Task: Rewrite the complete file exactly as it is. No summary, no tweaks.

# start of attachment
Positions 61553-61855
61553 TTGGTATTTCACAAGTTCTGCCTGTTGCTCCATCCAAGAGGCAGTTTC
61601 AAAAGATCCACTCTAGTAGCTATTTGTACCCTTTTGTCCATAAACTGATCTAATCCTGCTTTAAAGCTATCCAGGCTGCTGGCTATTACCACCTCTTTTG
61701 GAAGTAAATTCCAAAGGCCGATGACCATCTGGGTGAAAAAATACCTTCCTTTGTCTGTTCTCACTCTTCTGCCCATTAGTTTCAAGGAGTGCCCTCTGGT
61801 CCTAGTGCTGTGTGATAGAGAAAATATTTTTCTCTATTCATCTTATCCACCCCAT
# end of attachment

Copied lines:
Positions 61553-61855
61553 TTGGTATTTCACAAGTTCTGCCTGTTGCTCCATCCAAGAGGCAGTTTC
61601 AAAAGATCCACTCTAGTAGCTATTTGTACCCTTTTGTCCATAAACTGATCTAATCCTGCTTTAAAGCTATCCAGGCTGCTGGCTATTACCACCTCTTTTG
61701 GAAGTAAATTCCAAAGGCCGATGACCATCTGGGTGAAAAAATACCTTCCTTTGTCTGTTCTCACTCTTCTGCCCATTAGTTTCAAGGAGTGCCCTCTGGT
61801 CCTAGTGCTGTGTGATAGAGAAAATATTTTTCTCTATTCATCTTATCCACCCCAT